On the Come Up, Angie Thomas’s second novel, stars sixteen-year-old Bri, who dreams of becoming a rapper. Inspired by her late father, pursuing a music career feels like the only way to get her family out of their desperate financial situation.
The odds seem stacked against her: her mum was a drug addict during Bri’s formative years (and Bri’s worried that she’s relapsing), and even though her brother has a psychology degree, he only earns the minimum wage at a Pizzeria. Compounded with the constant stereotyping and racial profiling that she faces at school, she must carve her identity and make her voice heard in order to get her come up.
Much like in The Hate U Give (Thomas’s first novel), it is the protagonist’s voice that really makes this book; from the beginning, Bri’s world leaps from the page, her thoughts full of witty one-liners and musings on the unjust society around her. She’s incredibly assertive, smart, and funny; the perfect YA protagonist. I felt emotionally invested in her story; I was angry when she was excessively punished for speaking out in class and proud when she performed. This kept me engaged throughout and meaning that I read the book in no time at all.
Obviously, a lot of this book’s premise is focussed on rapping, but don’t let this put you off if that’s not to your music taste – by the end, you’ll realise that On the come Up is about something greater than that, and that rapping is the vehicle for the pertinent themes in the book. Not only was it entertaining, it was also educational. While you may think that the latter would detract from the former, Thomas weaves racial profiling, poverty and identity into the book so artfully that I hardly realised that I was learning about the experiences of many until I finished the book.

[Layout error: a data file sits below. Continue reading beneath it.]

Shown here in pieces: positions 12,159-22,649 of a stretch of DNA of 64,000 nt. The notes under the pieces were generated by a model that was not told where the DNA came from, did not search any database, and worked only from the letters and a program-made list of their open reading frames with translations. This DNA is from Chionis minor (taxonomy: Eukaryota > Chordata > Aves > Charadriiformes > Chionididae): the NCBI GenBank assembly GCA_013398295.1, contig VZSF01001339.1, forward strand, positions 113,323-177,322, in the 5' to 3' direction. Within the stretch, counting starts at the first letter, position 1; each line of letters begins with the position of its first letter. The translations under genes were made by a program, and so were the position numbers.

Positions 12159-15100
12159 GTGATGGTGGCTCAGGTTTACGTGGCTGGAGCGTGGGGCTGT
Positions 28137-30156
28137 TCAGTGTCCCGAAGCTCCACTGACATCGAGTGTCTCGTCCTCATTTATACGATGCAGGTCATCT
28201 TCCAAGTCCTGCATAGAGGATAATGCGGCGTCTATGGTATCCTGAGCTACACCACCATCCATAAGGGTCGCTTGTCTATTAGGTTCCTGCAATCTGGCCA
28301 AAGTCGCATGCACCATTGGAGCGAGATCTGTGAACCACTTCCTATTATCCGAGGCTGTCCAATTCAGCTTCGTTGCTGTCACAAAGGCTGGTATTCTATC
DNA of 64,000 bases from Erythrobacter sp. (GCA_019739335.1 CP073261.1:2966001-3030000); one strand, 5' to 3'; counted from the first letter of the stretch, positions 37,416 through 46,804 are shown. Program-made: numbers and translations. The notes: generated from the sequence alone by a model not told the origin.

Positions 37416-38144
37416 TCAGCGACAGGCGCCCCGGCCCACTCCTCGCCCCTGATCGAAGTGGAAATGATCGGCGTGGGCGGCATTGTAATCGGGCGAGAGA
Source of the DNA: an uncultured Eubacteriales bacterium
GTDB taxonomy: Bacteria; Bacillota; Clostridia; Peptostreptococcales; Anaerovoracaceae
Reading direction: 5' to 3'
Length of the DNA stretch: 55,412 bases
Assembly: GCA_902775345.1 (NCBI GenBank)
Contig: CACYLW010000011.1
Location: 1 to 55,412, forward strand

The novel is set in the same universe as The Hate U Give, and it’s clear that the events in that novel have changed Garden Heights, the neighbourhood in which both novels are based. This made the story feel more familiar, as it was a world that I’d read about before, and showed that some of the problems and worries that Starr (the protagonist in The Hate U Give) and Bri have are universal within the neighbourhood. By the looks of it, Thomas’s next novel Concrete Rose, a prequel to her first book, will also be set in this neighbourhood. I was hoping that she would maybe explore somewhere else, but if it’s anything like her first two books, I’m sure I will enjoy it.
If you enjoyed The Hate U Give, you’ll love this book. Even if you haven’t read the author’s debut work, the book’s deep exploration of relevant themes to today’s society as well as the masterful storytelling make this a must-read for YA lovers.
I’d be interested to know what your thoughts are on this book, and whether it lived up to your expectations in the comments below!
Take care, Al.